Janice Dickinson told “Entertainment Tonight” on Tuesday that Bill Cosby sexually assaulted her in 1982 at Lake Tahoe.
She is the 15th woman to accuse Bill Cosby of sexual assault. Dickinson also revealed that she originally described the assault in her book, but Cosby’s lawyers pressured Harper Collins to remove the account.
She first met Cosby when he invited her to Lake Tahoe under the pretense of helping with her singing career and offering her a role on “The Cosby Show.”
Dickinson continued to say that after dinner, she was having menstrual cramps and so Cosby gave her red wine and a pill.
The next morning I woke up, and I wasn’t wearing my pajamas, and I remember before I passed out that I had been sexually assaulted by this man.
Before I woke up in the morning, the last thing I remember was Bill Cosby in a patchwork robe, dropping his robe and getting on top of me. And I remember a lot of pain. The next morning I remember waking up with my pajamas off and there was semen in between my legs.
Vice reports the excerpt from her book, “No Lifeguard on Duty: The Accidental Life of the World’s First Supermodel,” in which the re-worked interaction with Cosby is still threatening and lascivious.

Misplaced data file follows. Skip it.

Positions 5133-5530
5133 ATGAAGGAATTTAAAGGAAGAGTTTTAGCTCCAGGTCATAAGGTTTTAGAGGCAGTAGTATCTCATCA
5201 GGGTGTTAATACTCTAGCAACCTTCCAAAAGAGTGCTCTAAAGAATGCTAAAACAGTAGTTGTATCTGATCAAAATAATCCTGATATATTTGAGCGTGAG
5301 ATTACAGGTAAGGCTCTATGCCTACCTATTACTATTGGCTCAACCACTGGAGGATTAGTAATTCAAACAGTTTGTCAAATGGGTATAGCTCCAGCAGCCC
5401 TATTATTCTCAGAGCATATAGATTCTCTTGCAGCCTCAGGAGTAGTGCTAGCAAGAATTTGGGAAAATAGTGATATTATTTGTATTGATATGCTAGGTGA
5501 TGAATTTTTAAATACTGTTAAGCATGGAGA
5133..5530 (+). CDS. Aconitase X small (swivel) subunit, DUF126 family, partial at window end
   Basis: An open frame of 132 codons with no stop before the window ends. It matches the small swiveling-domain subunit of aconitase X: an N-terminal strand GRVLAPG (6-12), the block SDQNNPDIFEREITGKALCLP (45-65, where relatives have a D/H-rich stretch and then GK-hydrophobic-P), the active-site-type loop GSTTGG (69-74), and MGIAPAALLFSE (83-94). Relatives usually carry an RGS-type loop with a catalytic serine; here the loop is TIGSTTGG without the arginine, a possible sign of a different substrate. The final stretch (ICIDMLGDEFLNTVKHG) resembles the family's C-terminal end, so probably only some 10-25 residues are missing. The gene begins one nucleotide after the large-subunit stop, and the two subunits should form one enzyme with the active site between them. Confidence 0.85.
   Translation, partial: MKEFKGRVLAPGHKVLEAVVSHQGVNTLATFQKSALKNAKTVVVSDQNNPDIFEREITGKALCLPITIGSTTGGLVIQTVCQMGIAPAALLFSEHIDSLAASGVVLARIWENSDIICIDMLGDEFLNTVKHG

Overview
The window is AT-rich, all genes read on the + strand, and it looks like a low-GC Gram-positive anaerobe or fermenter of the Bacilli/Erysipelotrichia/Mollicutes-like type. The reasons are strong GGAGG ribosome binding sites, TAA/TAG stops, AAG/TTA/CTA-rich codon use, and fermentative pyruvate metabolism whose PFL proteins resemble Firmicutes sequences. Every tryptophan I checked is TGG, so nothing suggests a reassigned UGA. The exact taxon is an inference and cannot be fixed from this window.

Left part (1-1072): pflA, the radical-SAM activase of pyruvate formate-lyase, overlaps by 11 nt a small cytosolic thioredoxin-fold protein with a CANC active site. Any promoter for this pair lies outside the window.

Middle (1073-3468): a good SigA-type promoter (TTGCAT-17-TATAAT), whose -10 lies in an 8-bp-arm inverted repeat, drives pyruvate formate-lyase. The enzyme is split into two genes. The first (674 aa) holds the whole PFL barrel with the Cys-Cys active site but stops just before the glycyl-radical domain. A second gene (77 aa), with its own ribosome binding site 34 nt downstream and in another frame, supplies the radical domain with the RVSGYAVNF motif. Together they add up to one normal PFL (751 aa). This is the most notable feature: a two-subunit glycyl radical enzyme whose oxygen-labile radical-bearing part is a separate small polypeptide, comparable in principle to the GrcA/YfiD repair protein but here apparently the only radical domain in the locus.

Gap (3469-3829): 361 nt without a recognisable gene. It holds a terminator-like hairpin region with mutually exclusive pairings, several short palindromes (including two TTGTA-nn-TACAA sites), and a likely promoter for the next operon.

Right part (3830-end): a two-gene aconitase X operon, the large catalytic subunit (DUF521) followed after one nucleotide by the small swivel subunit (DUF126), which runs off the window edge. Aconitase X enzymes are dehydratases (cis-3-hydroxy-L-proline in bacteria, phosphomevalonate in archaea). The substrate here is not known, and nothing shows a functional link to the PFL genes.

Here’s the edited account of how the night ended:
After dinner he asked me back to his room, and I went. But I stopped myself at the door. “I’m exhausted,” I said, begging off. His eyebrows went a little funny.
‘Exhausted?’ he asked, and it was clear he was trying hard to keep his temper in check. ‘After all I’ve done for you, that’s what I get? I’m exhausted.’
‘Well, gee, Bill,’ I stammered. ‘If I had known it was going to be like this—’
He waved both hands in front of my face, silencing me. Then he gave me the dirtiest, meanest look in the world, stepped into his suite, and slammed the door in my face.
Dickinson wasn’t shy when asked about her opinions of the comedian.
In a 2006 interview with Howard Stern, she describes Cosby as a “bad guy” who preys on women and commented that she was requested to reveal less about that section of the book.
Dickinson is trying to support the other women who have also accused Cosby of raping them.
She decided to speak up because “it’s the right thing to do, and it happened to me, and this is the true story.”